Corporate Citizenship

Citizenship” refers to status of an individual in society as well as an ideal state. It describes individuals’ rights and responsibilities towards the group they belong to, it unites group members as equals, and gives individuals an identity as members of that group.

The term originates in ancient Greece, in the context of individuals joining forces to protect themselves from oppression by others. Citizenship became a judicial safeguard and an expression of rule/ law, underpinned by equality and freedom for citizens.

A citizen came to be understood as a person “free to act by law, free to ask and expect the law’s protection, a citizen of such and such a legal community, of such and such a legal standing in that community.”

Modern citizenship has often been looked at as two competing underlying ideas:

a) Liberal-individualist: people act for the purpose of enlightened self-interest, citizens are sovereign, morally autonomous with duties to pay taxes, obey the law, engage in business transactions, and defend the nation if it comes under attack,

b) Civic-republican: citizenship seen as a more pro-active process of participation in activities and governance aimed at improving the general good of society. An ideal citizen is one who exhibits “good civic behavior”. Free citizens and a republic government are “mutually interrelated.” Citizenship suggests a commitment to “duty and civic virtue”.

Core characteristics of corporate citizenship:


  • Organisation understands its role in society and local and global communities
  • Acts over and above legal compliance
  • Takes responsibility for impact on society, not just philanthropy
  • Maintains a multiple stakeholder orientation (not just shareholders)
  • Takes a long-term not just a short-term view in decision-making
  • Has aligned systemic structures around risk-management, regulation, transparency, decision-making and reward


Organisational Citizenship

This refers to employees as citizens of the organisation.

Organisational citizenship behavior refers to a range of discretionary employee behaviors (not part of job description, not recognized by formal reward and recognition structures), aimed at the ‘greater good’ of the organisation as a whole. This goes beyond employee engagement in that it also includes an emotional connection between employees’ personal identity and the organisation. It hinges on employees feeling a strong sense of belonging, trust and alignment with the purpose/mission of the organisation. Get Latvian Citizenship by Descent Now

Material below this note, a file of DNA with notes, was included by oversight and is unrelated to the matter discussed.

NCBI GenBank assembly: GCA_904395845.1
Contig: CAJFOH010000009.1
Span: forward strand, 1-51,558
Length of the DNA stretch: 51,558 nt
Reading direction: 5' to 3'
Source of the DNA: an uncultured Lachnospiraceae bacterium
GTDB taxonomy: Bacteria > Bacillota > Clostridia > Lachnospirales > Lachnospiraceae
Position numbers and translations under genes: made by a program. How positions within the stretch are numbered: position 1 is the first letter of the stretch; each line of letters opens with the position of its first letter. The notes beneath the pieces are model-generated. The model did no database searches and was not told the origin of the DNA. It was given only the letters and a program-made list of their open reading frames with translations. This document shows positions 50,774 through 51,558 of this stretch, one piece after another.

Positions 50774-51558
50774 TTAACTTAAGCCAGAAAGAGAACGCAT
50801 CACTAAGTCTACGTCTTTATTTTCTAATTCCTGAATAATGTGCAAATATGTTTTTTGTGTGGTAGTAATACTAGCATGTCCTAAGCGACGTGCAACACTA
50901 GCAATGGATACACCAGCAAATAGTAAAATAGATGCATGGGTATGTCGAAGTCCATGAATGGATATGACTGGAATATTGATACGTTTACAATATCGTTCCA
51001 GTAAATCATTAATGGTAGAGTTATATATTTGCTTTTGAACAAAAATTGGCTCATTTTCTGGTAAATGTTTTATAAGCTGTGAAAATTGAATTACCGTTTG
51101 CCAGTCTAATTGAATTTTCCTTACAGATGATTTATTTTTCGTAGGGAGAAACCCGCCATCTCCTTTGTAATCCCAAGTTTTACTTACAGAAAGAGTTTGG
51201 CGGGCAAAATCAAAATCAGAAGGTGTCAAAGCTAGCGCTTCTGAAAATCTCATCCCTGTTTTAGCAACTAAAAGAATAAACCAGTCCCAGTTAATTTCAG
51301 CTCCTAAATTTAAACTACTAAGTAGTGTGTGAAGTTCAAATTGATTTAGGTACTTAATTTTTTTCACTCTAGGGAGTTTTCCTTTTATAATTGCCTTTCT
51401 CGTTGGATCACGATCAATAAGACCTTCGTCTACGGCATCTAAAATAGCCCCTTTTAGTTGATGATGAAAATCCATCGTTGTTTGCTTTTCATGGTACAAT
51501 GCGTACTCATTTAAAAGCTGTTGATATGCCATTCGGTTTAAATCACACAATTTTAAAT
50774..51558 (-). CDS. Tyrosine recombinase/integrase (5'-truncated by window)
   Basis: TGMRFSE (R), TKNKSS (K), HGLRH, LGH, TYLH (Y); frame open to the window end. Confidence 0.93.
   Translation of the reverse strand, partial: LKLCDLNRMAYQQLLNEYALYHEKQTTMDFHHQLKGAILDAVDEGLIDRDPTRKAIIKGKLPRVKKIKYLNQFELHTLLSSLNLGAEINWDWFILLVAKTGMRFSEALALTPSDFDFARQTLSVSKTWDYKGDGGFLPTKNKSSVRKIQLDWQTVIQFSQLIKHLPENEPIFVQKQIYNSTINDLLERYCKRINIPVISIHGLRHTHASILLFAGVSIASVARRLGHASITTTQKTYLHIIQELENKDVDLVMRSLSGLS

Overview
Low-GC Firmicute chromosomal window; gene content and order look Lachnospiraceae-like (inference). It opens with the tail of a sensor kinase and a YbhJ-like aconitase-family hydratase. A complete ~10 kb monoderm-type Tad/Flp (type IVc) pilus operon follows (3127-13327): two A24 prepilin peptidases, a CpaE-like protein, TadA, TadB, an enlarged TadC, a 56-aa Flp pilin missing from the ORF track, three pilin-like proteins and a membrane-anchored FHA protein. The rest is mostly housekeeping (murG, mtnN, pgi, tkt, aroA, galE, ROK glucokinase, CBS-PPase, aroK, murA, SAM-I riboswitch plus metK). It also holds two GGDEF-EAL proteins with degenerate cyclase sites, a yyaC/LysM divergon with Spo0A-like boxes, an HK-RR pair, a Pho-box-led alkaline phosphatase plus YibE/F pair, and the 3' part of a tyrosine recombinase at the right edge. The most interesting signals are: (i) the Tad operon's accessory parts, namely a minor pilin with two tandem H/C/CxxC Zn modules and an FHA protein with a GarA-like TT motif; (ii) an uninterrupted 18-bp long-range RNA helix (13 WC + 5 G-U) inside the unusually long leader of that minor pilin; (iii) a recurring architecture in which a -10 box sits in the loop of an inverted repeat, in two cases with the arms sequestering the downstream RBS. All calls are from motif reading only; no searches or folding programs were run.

It includes:


  • courtesy: considering and alerting colleagues about decisions/actions that may impact them
  • altruism: helping others within and outside the organisation
  • civic virtue: general compliance and rule following, participating in governance
  • conscientiousness and productivity, beyond minimum requirements
  • positive attitude, ‘sportsmanship’
  • low rate of destructive or counter-productive behaviors and work avoidance
  • whistle-blowing and principled organisational dissent: protest against injustice within or by the organisation, with a view to further the good of the organisation


The two types of citizenship described above are seen as inter-dependent. Corporate citizenship depends on organisational citizenship in that the fulfillment of external commitments is enabled through committed employees engaging in consistent values-based behaviors. Organisational citizenship behavior, in turn, is also affected by corporate citizenship, as employees feel more engaged and loyal if they believe they are working for an organisation that is socially responsible, ethical and fair. This relates to how they are personally treated and the perception of the behavior of the corporation to wider society.

Ethical Organisational Design was created as and agent of change for business and society as a whole. Christopher Yates, the Founder & Managing Director at Ethical Organisational Design, has more than 20 years’ experience working in the Organisational Development, HR and Organisational Capability and Talent divisions in large corporations; now engaging in a new rhetoric about what is needed to transform corporates (media, banks, government) and wider society into a sector that can once again be trusted beyond.

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